NAMI Basics Class
NAMI BASICS is a free, 6-week education program for parents and other care givers of children/adolescents living with mental illness. Taught by NAMI-trained parent/family peers, the course consists of six 2-1/2 hour classes. Each class includes brief lectures, discussions and interactive exercises. The course elements have been extensively tested and found to be highly effective.
What You Will Learn
- Recognition of mental illness as a continuing traumatic event for the child and the family
- Sensitivity to the subjective emotional issues faced by family caregivers and well children in the family
- Recognition of the need to help reduce the day-to-day objective burdens of care and management
- Gaining confidence and stamina for what can be a life-long role of family understanding and support
- Empowerment of caregivers as effective advocates for their children
Additional topic modules will be available for independent presentations.
Keep in mind that families often become the primary caregiver of their ill family member. This burden of care has a significant impact on the family’s quality of life and it creates new challenges in developing coping skills, communication skills, learning to take care of ones self and in setting boundaries. Additionally, as the family’s journey with mental illness progresses, many families suddenly find themselves in financial difficulties, having marital/relationship problems, dealing with job related problems, coping with mental and physical exhaustion, isolated, dealing with stigma, and even blamed for their ill family member’s illness. At the same time, many families discover the mental health system is dysfunctional at best and unable to assist them. NAMI’s Family-to-Family course can help to alleviate many of the subjective burdens that families carry while caring for their ill loved one, as well as help them maneuver through the flawed “system”. Evidence-based studies found that families who had taken the Family-to-Family course felt a greater perception of empowerment and a reduction in their subjective burden of caring for a family member with a serious mental illness. This in turn lifted their spirits and made their caretaking role and family situation seem more manageable and less depressing.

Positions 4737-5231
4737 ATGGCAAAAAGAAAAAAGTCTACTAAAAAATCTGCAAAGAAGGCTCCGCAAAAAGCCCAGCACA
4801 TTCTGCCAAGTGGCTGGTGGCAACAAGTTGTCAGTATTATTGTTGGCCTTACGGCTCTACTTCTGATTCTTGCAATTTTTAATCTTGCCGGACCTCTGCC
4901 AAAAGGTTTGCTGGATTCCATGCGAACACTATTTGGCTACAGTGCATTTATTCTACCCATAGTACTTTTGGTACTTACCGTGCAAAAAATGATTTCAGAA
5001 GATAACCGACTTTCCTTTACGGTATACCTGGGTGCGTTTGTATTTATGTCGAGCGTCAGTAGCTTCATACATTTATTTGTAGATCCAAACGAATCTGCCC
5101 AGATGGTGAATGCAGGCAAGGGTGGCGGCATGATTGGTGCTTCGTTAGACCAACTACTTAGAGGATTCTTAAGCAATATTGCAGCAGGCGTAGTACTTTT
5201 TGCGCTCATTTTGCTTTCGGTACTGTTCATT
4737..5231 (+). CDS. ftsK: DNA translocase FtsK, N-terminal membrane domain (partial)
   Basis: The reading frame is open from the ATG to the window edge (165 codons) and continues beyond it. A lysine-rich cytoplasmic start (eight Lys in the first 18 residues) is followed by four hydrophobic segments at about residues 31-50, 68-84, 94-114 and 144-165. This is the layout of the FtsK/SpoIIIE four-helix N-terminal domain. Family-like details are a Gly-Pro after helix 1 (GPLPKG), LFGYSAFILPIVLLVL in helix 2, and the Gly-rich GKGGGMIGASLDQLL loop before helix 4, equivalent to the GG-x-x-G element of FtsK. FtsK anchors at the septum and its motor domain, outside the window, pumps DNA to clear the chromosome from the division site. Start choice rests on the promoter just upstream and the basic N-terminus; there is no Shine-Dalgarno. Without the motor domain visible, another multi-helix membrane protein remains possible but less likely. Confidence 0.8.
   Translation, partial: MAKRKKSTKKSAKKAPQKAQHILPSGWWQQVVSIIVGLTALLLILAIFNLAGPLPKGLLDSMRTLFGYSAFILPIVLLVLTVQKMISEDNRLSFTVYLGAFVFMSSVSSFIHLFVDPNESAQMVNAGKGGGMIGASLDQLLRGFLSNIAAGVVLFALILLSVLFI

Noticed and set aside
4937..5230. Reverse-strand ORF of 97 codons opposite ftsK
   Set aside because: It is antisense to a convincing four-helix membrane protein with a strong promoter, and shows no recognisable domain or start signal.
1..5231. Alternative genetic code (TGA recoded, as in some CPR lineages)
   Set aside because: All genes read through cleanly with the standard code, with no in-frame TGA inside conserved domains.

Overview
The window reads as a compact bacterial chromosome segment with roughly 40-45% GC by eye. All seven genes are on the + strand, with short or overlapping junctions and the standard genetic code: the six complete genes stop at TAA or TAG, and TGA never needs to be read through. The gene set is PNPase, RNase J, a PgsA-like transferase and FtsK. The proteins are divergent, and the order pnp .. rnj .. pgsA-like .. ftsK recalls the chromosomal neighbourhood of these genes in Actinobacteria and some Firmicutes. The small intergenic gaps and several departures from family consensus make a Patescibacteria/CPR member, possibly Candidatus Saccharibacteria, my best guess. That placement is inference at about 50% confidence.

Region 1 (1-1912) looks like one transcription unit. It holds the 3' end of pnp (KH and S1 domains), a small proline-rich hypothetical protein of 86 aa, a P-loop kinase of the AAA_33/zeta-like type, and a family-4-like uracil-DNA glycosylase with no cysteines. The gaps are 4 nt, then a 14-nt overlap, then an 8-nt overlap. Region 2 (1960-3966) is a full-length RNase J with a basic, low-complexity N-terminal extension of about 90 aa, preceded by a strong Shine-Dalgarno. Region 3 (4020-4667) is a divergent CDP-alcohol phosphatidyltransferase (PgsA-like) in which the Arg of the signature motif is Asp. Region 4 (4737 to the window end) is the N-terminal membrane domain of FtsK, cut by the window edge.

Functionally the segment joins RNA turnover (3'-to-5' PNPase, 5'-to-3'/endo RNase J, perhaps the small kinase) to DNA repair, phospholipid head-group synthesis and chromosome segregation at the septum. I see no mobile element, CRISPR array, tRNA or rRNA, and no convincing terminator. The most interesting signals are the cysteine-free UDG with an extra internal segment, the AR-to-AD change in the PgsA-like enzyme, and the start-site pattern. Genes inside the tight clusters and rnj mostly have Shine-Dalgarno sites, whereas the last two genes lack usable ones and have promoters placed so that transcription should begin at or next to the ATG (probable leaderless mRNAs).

Contact Sheila Brockmeier for more information: